Stretchtext and Tinderbox

Saturday, February 7th, 2009

I’ve been bumming over things lately, springing from Yahoo’s javascript library (with Jim’s help), Actionscript 3.0, and a few other technologies to diddle with effects that appear to make sense in my poem “What I Saw on my Homeward Way.”

Moreover, completing the poem has been difficult as the “effects” I’m after are conceptually integrated into the poem’s structural narrative, meaning that how the text behaves on screen is tied to potential meaning. Additionally, I’m curious about how linking methods change the way a poet makes images.

I need Actionscript as a means of creating hypermedia interface, but this doesn’t mean I can make Actionscript do “whatever” I want it to. AS3 will allow for event manipulation of links but not for what I want at the moment. I use Tinderbox as my primary writing tool and so the work that I expect to pump out of Tinderbox should be effectuated in that medium.

Luckily, this weekend, I began digging around with jQuery. And things suddenly made sense. I’ve wanted to write link tools directly into a Tinderbox note that would translate onto the web via Tinderbox HTML templates. It’s a simple business. Write a document in Tinderbox, flush it through an existing HTML template, taking whatever information I want to display on the web, and then publish it. Just like that.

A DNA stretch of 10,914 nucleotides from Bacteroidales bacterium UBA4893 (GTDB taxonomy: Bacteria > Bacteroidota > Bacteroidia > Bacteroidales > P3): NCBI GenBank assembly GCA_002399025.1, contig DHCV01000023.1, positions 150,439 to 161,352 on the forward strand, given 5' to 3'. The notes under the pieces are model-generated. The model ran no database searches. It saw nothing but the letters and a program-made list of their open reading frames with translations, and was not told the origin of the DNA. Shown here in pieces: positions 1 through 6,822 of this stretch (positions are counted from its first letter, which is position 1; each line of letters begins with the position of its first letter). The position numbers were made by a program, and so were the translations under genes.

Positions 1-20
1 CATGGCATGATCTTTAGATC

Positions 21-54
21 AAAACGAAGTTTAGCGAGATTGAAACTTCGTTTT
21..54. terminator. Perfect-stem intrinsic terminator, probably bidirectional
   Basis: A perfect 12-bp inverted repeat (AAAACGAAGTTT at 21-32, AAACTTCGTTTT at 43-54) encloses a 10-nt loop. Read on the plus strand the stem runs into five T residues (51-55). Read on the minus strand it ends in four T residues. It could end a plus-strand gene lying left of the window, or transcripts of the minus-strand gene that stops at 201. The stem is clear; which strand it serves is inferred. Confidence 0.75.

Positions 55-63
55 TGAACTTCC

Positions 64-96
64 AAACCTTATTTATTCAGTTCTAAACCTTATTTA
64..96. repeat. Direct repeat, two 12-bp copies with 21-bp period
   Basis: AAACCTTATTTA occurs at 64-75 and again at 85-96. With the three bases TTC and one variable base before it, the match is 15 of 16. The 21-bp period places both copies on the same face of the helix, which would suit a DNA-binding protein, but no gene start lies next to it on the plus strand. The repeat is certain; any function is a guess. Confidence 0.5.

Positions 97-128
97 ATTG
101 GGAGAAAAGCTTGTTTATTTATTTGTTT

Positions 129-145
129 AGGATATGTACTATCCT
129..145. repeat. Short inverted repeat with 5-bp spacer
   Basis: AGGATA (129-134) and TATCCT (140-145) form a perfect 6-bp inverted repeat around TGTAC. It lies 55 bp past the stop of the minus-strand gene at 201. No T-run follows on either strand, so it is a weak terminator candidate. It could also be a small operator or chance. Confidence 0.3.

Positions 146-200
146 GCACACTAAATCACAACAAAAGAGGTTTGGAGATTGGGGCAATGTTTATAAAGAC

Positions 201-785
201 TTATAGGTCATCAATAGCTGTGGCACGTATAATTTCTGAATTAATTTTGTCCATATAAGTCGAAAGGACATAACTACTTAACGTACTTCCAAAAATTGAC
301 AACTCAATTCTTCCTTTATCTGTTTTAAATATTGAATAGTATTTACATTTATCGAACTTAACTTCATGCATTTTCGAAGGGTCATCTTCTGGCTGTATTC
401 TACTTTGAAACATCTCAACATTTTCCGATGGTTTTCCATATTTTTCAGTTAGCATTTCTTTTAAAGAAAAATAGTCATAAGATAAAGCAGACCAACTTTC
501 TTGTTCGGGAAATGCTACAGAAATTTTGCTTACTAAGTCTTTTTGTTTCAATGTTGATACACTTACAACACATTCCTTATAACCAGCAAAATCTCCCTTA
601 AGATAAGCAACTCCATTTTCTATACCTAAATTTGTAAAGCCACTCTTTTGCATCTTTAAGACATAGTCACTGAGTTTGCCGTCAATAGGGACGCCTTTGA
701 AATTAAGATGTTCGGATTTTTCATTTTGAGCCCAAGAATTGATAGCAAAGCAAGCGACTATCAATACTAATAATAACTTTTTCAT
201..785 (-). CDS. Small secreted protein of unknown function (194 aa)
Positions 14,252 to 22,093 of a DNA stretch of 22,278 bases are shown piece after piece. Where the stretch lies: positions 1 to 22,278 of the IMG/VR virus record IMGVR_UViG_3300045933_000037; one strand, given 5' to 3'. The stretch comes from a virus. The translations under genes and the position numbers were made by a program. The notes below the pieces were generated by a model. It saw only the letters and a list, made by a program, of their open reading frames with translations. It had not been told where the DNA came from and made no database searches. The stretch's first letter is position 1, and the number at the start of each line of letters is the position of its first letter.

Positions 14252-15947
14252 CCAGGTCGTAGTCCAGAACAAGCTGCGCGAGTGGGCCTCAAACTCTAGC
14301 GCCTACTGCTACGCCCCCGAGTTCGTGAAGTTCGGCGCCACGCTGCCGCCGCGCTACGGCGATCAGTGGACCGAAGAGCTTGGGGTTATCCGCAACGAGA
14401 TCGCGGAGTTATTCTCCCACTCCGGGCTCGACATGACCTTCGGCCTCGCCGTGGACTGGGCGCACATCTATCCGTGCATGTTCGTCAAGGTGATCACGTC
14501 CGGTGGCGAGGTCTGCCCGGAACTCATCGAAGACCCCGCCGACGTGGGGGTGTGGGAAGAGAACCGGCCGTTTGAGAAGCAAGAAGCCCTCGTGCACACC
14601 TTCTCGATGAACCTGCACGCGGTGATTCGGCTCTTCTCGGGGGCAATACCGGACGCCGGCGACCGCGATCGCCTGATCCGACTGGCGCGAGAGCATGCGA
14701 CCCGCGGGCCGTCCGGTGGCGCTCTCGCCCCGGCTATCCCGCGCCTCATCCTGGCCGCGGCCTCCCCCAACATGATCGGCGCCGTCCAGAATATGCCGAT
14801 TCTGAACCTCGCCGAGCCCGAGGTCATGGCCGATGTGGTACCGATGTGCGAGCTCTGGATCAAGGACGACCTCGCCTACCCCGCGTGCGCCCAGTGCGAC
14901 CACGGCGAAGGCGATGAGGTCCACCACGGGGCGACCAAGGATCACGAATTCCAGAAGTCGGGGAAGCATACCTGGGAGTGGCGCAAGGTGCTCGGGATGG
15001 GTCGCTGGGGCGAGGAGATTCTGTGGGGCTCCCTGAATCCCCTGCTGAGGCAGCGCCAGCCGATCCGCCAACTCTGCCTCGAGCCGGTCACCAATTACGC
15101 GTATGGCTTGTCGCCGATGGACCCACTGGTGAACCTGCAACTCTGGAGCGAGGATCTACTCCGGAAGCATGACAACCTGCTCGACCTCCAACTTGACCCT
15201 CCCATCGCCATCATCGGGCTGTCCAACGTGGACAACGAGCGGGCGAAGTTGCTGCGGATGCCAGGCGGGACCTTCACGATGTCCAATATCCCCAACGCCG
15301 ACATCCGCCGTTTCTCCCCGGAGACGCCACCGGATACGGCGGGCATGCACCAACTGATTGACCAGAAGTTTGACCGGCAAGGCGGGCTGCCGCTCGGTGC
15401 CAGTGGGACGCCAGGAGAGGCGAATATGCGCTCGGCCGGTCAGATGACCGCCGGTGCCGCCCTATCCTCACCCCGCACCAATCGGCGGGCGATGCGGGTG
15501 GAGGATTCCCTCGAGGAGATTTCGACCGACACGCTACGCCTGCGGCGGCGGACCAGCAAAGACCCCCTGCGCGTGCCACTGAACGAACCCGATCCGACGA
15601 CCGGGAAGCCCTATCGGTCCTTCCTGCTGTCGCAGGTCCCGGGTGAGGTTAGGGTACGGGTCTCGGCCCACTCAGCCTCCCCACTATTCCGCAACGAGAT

I have lots of experience with stylesheets and their logic. Once mastered, they’re powerful for thinking about interactions and relationships. In Tinderbox, therefore, if I could add a selector from a stylesheet directly into a note, this is a good thing, especially if the writer knows what they want the code to do with the target object. But what to do with the selector once it’s out of Tinderbox and on the web? Well, that’s where scripts come into the picture–at least for me. For many, this will be nothing knew, but for me it provides new creative paths for using Tinderbox.

In a Tinderbox note called “Stone,” for instance, I could add a tag around the word “stone,” like this <st>stone</st>, the “stone” element acting as a listener. In addition we add div code plus a class to indicate which part of the text we want to manipulate.   This text could be a paragraph division, a middle stanza, or an ending paragraph:

<div class=”stretchTarget”>some text</div>

The node logic goes like this in the HTML template:

<div id=”text”>The <st>stone</st>listens. <div class=”stretchTarget”>hidden text</div></div>

jQuery provides ready methods for moving through DOM elements and Tinderbox templates will render the above tags in the resultant HTML page no matter the size of the document. What’s required next is to write those tags into the linked css page as selectors:

#text st {
some code
}

and

.stretchTarget {
some code
}

All we have to do now is write the appropriate javascript inside the head tag of the HTML template to adjust or manipulate content. After the page has been readied, jQuery attached, we write:

$(‘.stretchTarget’).hide();
the selector of the text we want to hide

$(‘#text st’).toggle();